Saturday, May 10, 2008

Seeing and Seeing More

The first I remember giving it any thought was in Ludden Elementary School. We took a test where we looked at a picture and then wrote down things we observed. The goal was to see the most things in the picture. I did a little better than my classmates and took some pride in that. Doing that little bit better and learning there were techniques for observing appealed to what little competitiveness I had in me. It began a lifelong hobby of learning to observe in greater detail and trying to teach others to observe in greater detail when I have the opportunity. So I have learned techniques. And because nature is so important to me, I take the time and effort to apply them to the natural world. When you first start to apply techniques like these, they seemed forced and unnatural. But after going through the steps purposefully, after a while they become part of how you see, part of your personal habit of observation, and it will feel natural. The next few posts will cover specific techniques for seeing more. You can find others’ suggestions and ideas for gaining better observation skills, on line and in books, but you must take the time at first to go through the steps to apply the techniques until they do become habit, part of your own unique way of seeing. Yes, greater detail in observation is a gift that some are born with, but it is also a skill that can be learned, developed, and enhanced so that you can enjoy a rich medley of sights, sounds, tactile sensations, and fragrances every time you are surrounded by nature. Get out there and look around!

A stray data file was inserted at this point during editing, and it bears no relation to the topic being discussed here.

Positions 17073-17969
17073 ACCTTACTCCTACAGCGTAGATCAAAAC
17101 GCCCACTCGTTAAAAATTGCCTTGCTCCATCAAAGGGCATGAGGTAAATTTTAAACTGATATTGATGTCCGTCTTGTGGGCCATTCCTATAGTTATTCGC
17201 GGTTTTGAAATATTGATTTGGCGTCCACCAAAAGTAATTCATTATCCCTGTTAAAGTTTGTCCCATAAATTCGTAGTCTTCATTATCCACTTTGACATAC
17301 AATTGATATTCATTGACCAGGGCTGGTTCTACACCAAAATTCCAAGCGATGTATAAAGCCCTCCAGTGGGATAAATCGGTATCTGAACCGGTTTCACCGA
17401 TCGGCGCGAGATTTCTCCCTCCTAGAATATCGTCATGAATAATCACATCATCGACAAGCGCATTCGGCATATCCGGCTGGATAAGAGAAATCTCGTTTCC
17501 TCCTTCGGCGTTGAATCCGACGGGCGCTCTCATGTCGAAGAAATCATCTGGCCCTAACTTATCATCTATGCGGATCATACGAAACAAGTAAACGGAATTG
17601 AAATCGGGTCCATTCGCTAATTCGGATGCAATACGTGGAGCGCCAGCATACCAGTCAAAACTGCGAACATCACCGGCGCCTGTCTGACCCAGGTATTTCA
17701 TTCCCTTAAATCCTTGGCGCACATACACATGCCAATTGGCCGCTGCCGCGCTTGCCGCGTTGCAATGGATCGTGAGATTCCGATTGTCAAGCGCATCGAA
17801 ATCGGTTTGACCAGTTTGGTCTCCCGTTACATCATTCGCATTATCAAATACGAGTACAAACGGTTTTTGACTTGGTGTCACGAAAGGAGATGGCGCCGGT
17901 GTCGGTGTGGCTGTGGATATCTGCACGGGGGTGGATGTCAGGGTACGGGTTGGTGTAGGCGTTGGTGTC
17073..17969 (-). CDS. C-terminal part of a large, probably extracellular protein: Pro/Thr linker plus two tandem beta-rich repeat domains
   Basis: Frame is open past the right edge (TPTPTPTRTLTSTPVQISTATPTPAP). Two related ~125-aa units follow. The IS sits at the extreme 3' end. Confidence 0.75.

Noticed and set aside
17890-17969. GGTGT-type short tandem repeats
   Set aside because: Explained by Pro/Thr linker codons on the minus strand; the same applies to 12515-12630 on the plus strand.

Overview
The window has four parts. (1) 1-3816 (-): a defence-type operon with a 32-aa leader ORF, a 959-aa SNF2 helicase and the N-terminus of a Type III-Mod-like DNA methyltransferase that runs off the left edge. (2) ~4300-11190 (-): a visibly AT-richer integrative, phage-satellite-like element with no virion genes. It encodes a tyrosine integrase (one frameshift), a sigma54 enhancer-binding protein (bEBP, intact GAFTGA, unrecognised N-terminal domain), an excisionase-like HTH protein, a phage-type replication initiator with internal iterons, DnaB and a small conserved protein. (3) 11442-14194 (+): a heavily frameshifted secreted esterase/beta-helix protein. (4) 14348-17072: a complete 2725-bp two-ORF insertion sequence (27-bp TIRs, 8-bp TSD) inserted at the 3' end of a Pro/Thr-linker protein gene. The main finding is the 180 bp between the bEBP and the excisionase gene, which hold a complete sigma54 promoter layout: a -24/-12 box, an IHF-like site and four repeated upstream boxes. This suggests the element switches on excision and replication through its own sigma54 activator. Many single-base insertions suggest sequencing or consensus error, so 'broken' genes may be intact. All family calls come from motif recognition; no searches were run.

3 comments:

Gene Redlin said...

is that first picture that little ground cover Cornus canadensis? It looks like it but it's been a long time since I've seen one.

Anonymous said...

I don't see Waldo anywhere in here...

goprairie said...

Prairie trillium. The one that grows in the savanna under the oaks. And in the woods that used to be savanna. Only gets those 3 leaves then the center opens up to a 3 petaled flower. Mottled leaves. Sometimes called toad trillium for the mottled leaves. There might be a photo of it open on allprairie.blogspot.com